The purple laser developed by scientists at St Andrews and the ‘new’ cells.
The University of St Andrews reports about a new way to deliver genes intracellularly using a purple laser:
Leading laser scientists at the University of St Andrews have developed a new method of delivering genes to cells using laser light. The new technique, which is cheap and powerful, could have important implications for future studies in biomedicine and healthcare.
Optical technology has huge potential for novel developments in the bio-medical field and St Andrews has outstanding research groups in this area. The new method – which involves a miniature violet laser – is cheap, simple, powerful and versatile. Its adaptability means it could have potentially wide medical applications including gene therapy, the delivery of anti- cancer agents and advanced studies of neuro-degenerative diseases.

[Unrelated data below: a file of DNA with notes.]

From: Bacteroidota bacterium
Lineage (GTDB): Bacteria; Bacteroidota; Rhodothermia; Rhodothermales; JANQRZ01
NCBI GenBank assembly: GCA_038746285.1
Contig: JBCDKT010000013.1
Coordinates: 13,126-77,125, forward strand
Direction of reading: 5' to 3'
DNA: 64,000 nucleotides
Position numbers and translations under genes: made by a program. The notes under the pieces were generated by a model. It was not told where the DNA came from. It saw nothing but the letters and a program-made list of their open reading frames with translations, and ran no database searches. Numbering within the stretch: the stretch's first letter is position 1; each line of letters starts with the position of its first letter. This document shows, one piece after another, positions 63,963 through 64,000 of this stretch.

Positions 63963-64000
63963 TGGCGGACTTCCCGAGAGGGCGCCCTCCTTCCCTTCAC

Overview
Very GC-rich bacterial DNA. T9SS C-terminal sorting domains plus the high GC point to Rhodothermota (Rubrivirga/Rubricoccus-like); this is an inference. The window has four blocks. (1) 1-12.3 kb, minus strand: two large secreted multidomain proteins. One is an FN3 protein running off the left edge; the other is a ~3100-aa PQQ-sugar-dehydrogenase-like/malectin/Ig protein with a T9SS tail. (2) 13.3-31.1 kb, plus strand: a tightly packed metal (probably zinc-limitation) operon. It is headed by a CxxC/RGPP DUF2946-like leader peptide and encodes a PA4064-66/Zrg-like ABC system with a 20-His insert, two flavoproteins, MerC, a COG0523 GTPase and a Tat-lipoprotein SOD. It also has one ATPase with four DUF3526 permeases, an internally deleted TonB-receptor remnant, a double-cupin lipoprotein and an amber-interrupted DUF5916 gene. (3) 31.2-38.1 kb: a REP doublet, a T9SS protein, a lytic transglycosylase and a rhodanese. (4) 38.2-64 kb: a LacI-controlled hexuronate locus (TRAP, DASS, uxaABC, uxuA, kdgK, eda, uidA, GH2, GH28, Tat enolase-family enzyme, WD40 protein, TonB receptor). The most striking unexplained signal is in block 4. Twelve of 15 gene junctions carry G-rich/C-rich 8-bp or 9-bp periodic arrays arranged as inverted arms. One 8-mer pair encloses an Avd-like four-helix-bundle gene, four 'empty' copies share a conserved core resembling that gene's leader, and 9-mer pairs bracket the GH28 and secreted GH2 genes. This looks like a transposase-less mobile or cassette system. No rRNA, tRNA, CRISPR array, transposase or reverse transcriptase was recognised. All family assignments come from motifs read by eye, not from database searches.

The new technique involves the violet laser being focused onto cell membranes for a fraction of a second – this causes the membrane to open up, allowing foreign genes to enter. The cell’s internal mechanism causes the membrane of the cell to heal itself thus appearing to suffer no long- lasting damage. After inserting the genes, the team grew the cells, which appeared to remain healthy and multiplied normally. The presence of the inserted gene in the multiplied cells was then confirmed by observing the red/green fluorescent proteins produced by the ‘new’ gene.